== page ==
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jig vets: weight -- how critical?


RandyFish

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Another question as I try to learn jigging.

I know this will probably become a "depends" question, but is a jig's weight a big factor -- outside of heavy jigs being able to punch through foil.

I am trying to use lighter jigs (bitsy jigs, or simlar ones), tip with part of a plastic craw around and under docks, because they possess a slower fall. I am tryng to lure a fish to hit on the fall.

Quite frankly, there are more versatile lures that can be casted with accuracy and farther reach beneath docks: flukes, senkos, etc.

Should a guy just forgo the light jigs and start using the mid-weight, 1/2 oz or so. Is there that much loss in action or application?

For instance, would you lose effectiveness fishing an inside weedline with a heavier jig versus a lighter one.

Just wanted some opinions from jig veterans.
Randy Fish

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I usually base my Jig size on two things. The water depth and water clarity, if I am fishing the river I will consider current in the mix. The clearer the water the heavier the jig 3/8 to 1/2. In clear water, I do not like the fish to get a good look at the jig. I would rather get a reaction bite. In dirty water, I go with a lighter jig with a bulky skirt, 1/4 to 3/8. If I am fishing deeper than 10', I generally fish a 1/2 oz. jig. If I am fishing less than 10' I fish a 3/8 or smaller. You can also manipulate the rate of fall by changing what type of trailer you use, pork to plastic for a quicker fall for example.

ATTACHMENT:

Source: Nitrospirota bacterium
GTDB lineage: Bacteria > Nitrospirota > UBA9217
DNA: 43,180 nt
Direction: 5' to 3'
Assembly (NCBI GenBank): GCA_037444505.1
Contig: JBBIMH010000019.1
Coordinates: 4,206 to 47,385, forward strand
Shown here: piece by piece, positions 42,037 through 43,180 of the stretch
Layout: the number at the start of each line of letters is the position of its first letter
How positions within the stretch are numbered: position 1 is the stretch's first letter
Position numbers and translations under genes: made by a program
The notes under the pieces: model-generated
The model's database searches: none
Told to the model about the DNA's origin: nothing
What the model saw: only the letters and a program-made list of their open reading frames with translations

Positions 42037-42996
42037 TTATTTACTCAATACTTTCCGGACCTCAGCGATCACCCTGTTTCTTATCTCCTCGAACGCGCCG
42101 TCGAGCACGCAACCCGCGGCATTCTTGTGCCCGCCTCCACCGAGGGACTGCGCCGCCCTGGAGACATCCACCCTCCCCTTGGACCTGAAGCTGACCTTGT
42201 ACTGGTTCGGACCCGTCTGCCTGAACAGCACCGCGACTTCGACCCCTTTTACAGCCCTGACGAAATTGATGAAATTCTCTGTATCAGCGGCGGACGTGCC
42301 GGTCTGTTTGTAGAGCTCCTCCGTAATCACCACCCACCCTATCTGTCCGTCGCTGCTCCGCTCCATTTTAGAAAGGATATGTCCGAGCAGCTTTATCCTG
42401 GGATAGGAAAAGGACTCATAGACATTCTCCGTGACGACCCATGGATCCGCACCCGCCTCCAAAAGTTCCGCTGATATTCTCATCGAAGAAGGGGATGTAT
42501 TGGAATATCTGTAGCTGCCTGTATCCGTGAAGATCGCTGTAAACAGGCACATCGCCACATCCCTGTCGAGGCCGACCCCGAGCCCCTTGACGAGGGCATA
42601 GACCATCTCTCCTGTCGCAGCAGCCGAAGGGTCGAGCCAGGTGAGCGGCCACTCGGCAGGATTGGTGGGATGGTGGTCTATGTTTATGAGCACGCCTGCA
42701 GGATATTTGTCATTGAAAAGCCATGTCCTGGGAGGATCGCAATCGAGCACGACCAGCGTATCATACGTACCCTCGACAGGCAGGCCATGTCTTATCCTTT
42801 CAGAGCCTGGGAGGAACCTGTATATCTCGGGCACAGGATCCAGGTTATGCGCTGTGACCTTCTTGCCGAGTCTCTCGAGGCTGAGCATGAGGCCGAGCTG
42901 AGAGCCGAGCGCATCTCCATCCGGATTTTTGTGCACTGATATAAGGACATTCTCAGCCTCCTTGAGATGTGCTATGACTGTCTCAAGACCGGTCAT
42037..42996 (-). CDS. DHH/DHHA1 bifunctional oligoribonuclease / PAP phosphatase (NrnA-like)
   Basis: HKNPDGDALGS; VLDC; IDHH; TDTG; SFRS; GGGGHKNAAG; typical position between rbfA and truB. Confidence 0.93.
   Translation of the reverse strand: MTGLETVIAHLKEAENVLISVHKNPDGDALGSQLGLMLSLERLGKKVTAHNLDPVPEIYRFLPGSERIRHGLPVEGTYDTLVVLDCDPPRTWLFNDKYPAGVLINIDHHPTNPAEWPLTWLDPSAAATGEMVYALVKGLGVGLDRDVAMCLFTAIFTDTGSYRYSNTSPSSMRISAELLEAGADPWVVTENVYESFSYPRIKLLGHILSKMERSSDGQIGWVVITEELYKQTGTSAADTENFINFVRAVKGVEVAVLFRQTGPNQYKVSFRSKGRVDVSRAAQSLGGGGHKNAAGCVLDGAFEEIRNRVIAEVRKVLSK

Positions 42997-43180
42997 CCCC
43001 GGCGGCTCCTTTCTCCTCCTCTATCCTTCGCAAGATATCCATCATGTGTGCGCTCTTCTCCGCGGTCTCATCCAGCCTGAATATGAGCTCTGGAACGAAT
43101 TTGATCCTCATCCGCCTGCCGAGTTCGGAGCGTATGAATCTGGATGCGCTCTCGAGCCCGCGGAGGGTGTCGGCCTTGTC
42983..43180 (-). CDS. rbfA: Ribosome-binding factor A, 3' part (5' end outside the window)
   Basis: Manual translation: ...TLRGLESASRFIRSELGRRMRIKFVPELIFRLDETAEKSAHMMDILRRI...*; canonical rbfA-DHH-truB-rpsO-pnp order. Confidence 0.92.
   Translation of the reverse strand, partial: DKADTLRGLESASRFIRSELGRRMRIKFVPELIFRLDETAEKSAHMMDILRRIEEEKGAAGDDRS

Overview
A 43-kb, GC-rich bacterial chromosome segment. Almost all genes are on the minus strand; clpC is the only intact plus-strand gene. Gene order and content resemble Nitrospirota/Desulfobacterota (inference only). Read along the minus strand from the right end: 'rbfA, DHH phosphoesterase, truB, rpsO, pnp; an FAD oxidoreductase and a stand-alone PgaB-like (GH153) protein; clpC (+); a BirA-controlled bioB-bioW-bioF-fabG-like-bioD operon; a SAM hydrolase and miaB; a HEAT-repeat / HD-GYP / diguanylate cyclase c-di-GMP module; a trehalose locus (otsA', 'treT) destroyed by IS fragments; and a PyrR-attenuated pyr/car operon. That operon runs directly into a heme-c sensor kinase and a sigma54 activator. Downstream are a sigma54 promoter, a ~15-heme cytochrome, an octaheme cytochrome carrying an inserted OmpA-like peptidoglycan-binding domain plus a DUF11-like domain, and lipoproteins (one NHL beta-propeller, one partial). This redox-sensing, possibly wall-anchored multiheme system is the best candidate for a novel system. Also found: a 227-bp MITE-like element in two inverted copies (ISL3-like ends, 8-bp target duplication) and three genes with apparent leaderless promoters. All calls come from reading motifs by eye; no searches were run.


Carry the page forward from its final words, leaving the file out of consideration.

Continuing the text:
Never underestimate the versatility of a jig. I would fish a jig over a senko or lighter finese bait in the docks in most situations. Most jig designs these days a very skippable with a little practice and can reach way back.
I hope this helps.

[This message has been edited by Clay.P (edited 06-24-2004).]

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i do fish small jigs at times,on a little lake near my home do to the fact that this 100 acer lake gets pounded and some times using a 1/8 jig with a small chunck gets more bites . but i use 3/8 to a 1/2 most of the time . my point is to keep an open mind and look at the conditions and circumstances that you are fishing. del

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Your correct... it "Depends"

I have about 100 jigs in my boat at any given time. You will not look in my rod locker any time of the year and not find at least 1 rod with a jig tied on, and many times 2 or 3 tied on. I most of the times will use 3/8 to 1/2 oz jigs if I am flippin it. Dont worry about them hitting it on the fall.. they still will. As a matter of fact, sometimes it is the fast fall that will trigger the bite. I have followed an anger using a lighter jigs a few times and out fished them with a heavier jig.

HOWEVER, I also have a lot of 1/4 oz and 3/16th jigs that I use for skipping under docks. I usually dont flip these and will often fish them on a 7' MH spinning rod. they actually skip quite well.

For me, the main deciding factor is water clarity. If the water is clear, I will use a slower falling jig, if its dirty I will use a faster falling jig. But I change it up as the fish tell me different!

Good luck!

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I, like you, use the Strike King products. You should take a close look at the "Bitsy Flip" as opposed to the "Bitsy bug". The only reason is the hook. Much beefier hook on the Bitsy Flip. It will not straighten out if you hook a good one. The 1/4 and 3/8 will be enough weight for most applications. I use the 3/8oz Bitsy Flip in windy conditions. 1/4 all other times. Usually in high winds it's not the weight of the jig that is so important. It's holding the boat on point that is important so you can maintain bottom contact. I consistantly get more and better bites on smaller jigs up to 3/8 oz.

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i read an article about jig'n pigs where they did research on bass eating crayfish. and the testing showed that the bass were more likely to go after a crayfish with a deformed or smaller pincher than go after a really large crayfish... something about an easier meal with less chance of the fish getting injured trying to swollow large pinchers... maybe downsizing whenever possible is a good thing...

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